Set the liquor market free

Supporters of the Sunday liquor sales ban misconstrue the point of state laws.

Editorial board


Earlier this month, the Minnesota House of Representatives unsurprisingly rejected an amendment that would have lifted the ban on Sunday liquor sales, Minnesota Public Radio reported.

In the process, state representatives touted the usual arguments about how lifting the ban would harm small liquor stores that can’t afford to stay open seven days a week and would thus lose business to larger stores. House Minority Leader Kurt Daudt, R-Crown, argued as such and said, “if we do pass this, they feel they’ll be forced to be open on Sundays to compete with the big box liquor stores that are encroaching on territory they’ve had for years,” MPR reported.

While providing an accurate economic analysis, Daudt failed to communicate why it’s the job of the state Legislature to help small businesses fend off competition. State laws and regulations shouldn’t be designed to give certain players in the market a leg up.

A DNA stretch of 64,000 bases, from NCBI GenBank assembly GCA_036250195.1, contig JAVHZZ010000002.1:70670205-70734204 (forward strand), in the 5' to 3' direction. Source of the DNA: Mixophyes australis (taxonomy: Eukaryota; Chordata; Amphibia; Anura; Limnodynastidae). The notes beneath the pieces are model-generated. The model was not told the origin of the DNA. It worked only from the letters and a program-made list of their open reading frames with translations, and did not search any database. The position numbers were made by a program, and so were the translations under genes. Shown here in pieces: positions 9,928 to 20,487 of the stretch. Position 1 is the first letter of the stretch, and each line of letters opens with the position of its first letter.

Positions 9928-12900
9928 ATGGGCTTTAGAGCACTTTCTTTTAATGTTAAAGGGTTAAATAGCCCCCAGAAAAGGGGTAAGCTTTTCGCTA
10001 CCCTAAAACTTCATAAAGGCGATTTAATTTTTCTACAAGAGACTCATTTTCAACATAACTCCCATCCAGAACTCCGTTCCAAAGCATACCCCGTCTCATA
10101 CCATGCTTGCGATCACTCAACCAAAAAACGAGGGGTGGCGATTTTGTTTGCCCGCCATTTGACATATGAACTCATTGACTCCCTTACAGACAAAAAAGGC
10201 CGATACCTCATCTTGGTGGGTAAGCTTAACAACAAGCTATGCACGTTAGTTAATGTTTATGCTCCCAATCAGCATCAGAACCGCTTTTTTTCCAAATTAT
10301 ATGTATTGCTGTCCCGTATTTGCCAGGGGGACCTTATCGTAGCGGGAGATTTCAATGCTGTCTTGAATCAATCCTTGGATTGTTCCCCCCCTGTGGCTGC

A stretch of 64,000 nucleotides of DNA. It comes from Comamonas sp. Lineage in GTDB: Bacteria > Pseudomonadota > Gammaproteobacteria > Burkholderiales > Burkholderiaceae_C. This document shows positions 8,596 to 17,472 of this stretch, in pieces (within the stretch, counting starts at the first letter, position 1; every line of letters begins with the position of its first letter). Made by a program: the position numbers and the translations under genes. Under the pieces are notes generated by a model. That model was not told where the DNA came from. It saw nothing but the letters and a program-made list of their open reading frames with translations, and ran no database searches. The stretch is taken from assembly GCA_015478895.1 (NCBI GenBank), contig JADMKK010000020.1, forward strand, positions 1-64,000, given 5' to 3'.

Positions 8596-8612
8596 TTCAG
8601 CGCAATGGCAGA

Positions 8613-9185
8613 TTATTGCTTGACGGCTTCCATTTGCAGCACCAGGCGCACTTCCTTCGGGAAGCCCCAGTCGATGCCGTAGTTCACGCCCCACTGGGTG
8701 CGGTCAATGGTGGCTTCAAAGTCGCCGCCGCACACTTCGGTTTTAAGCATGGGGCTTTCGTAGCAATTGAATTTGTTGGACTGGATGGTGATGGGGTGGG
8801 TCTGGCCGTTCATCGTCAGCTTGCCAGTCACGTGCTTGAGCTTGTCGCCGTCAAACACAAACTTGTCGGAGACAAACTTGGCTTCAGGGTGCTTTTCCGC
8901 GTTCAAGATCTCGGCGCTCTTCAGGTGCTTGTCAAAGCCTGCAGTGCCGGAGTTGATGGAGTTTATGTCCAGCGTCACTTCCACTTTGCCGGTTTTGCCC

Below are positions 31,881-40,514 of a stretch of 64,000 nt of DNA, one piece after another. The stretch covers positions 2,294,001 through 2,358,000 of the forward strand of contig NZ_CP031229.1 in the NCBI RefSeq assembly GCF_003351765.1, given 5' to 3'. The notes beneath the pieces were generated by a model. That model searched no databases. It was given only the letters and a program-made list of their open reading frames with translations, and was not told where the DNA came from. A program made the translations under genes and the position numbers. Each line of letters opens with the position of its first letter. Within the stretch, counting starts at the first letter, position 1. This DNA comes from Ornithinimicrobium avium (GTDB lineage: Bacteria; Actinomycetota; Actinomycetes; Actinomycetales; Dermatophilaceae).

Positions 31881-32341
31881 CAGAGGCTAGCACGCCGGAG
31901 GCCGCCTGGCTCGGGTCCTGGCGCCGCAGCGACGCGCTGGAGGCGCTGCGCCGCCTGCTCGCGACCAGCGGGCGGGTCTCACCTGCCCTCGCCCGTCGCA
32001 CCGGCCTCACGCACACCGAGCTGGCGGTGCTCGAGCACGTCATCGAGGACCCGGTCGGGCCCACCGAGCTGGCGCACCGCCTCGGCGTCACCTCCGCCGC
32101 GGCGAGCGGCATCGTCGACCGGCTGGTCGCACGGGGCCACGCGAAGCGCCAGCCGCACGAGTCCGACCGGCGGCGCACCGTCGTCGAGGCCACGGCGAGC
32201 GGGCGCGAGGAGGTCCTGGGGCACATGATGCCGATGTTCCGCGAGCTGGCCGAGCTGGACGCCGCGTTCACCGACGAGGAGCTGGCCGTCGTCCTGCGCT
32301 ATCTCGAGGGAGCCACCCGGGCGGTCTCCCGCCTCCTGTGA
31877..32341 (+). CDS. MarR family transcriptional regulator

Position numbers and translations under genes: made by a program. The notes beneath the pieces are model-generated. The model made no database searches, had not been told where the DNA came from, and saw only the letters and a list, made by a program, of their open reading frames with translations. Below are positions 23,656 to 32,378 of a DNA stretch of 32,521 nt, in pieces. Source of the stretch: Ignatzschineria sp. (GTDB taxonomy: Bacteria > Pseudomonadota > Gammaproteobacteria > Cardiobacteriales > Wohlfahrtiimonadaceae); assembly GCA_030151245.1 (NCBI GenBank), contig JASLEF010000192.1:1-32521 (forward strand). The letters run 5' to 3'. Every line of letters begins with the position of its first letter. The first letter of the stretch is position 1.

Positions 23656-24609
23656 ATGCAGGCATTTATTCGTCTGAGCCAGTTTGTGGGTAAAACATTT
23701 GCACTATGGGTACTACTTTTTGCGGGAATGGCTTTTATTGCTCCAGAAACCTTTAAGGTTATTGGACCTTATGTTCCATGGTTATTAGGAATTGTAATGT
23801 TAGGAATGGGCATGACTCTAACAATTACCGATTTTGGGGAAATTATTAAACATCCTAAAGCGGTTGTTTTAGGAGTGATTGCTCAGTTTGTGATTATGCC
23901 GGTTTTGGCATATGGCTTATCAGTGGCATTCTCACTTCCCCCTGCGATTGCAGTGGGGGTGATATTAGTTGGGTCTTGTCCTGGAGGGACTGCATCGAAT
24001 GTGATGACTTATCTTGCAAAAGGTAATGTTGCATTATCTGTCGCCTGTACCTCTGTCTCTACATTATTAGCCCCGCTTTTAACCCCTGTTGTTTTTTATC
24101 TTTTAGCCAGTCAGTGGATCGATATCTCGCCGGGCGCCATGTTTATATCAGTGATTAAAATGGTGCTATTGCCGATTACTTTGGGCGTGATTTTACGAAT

In nearly every industry, smaller and bigger businesses constantly fight for customers, offering a variety of benefits for shopping there, and the consumer ultimately makes the decision of where to spend his or her own money. Nobody would force liquor stores to stay open every day of the week, but a ban on selling liquor on Sundays is both arbitrary and an overreach. Rep. Tina Liebling, DFL-Rochester, summed it up best by saying, “Responsible consumers simply want the opportunity to shop on Sunday, which is a day that many people want to go out and shop, a day that many of them are not working.”

While the ban is unlikely to be lifted anytime in the near future, it remains unjustifiable and inconsistent with the true purpose of state laws and regulations.